Thursday, January 24, 2008

Splitting Harriet

I am officially old. Yesterday Molly and I were listening to the top 40 station on the way into school. Flo Rida's Low came on the radio with it's unmistakable "She wore the apple bottom jeans, boots with the fur" first line. Here's the conversation that proved me forever uncool.

Me: What are apple bottom jeans?

Molly: Mom, what shape is an apple?

Me: Round...why does it matter what shape the bottom of the jeans are?

Molly: eyes roll

Me: I'm serious, why are the bottoms of the jeans round?

Molly: sigh

Me: Are fat ankles considered hot now?

Molly: Mom! No!

Me: Are you supposed to wear lots of pairs of socks?

Molly: laughing Mom, not that bottom.

Me: ....oh.

Apparently Apple Bottom Jeans are a label by Nelly. And I am now officially my mother.

Splitting Harriet by Tamara Leigh tells the tale of Harriet Bisset former rebel without a cause now Christian without a clue. Harriet, a PK (preacher's kid), lives in a trailer park for senior citizens, still attends her childhood church, and works at the diner she hopes to buy when the owner retires. After a major rebellion as a teen that included tattoos, promiscuity, and drinking, Harriet is trying to make up for her sins to the church she abandoned by taking care of the elderly within it. But Maddox McCray, the new church consultant, roars into town on a Harley Davidson and gets her bad girl blood boiling with both his edgy style and the changes he wants to make to her church. This is the first of Leigh's books that I've read, and I already have another one on my to-read pile. She manages to create lovable, realistic characters and delve into the inner life of Christians with equal aplomb. Harriet turned her life over to God, but lives in constant fear of slipping again, so she surrounds herself with safety. When I was a new Christian, I fell into the same trap: Christian music, Christian books, Christian TV. It's easy to live only within a small world within the larger world, and it feels safe. But God did not call us to retreat from the world, but to be his messengers within the world. Harriet is afraid of change and afraid of her feelings for Maddox because she doesn't trust herself to make right decisions. Leigh gives a powerful lesson about God's forgiveness being unearned and about not locking ourselves away from the rest of the world. I really fell in love with Harriet, and you will too.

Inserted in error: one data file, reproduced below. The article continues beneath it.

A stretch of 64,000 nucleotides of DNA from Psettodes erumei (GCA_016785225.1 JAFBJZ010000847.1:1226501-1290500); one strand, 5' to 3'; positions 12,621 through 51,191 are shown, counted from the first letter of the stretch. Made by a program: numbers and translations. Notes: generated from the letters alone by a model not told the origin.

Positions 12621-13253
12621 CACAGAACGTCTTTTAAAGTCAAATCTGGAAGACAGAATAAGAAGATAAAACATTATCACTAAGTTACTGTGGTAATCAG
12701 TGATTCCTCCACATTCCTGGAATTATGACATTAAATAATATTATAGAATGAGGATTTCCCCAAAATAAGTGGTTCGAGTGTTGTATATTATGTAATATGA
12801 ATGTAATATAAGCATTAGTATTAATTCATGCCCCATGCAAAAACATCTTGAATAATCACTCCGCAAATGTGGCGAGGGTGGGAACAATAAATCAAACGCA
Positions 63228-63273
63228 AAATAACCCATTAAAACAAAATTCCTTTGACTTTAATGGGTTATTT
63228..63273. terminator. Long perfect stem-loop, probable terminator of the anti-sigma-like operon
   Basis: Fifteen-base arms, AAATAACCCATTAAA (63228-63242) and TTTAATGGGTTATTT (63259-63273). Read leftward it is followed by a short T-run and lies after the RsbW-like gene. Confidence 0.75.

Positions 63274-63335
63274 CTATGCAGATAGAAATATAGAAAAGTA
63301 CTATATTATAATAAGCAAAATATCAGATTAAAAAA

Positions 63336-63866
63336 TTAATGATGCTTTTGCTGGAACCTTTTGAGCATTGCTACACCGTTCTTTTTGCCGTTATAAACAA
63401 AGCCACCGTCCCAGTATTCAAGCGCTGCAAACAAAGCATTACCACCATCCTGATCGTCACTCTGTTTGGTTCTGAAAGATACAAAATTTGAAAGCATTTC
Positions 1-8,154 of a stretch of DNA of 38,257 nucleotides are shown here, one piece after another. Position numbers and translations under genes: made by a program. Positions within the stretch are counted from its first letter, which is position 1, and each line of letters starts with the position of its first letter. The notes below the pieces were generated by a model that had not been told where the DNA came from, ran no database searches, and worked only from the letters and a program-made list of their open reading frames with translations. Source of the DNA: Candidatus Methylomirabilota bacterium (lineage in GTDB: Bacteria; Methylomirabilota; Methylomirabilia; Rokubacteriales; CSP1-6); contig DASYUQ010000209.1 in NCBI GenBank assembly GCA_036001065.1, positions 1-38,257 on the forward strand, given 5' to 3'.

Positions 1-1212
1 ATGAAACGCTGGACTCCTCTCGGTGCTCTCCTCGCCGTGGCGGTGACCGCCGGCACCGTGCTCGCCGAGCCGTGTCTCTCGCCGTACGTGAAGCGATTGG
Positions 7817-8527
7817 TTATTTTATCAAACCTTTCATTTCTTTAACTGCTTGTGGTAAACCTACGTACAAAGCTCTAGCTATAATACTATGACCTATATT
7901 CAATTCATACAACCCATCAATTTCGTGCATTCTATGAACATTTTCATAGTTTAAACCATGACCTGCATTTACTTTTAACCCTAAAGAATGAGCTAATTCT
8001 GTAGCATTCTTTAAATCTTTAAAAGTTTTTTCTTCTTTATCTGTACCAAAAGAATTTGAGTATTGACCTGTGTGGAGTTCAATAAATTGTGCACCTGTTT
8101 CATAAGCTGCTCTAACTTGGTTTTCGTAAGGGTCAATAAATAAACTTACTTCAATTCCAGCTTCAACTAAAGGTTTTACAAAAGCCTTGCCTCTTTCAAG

Today is the last day to sign up for my book contest. If you're interested in winning C.D. Baker's book 101 Cups of Water, drop me an email at before midnight. I'll announce the winner tomorrow and post my review of this charming book.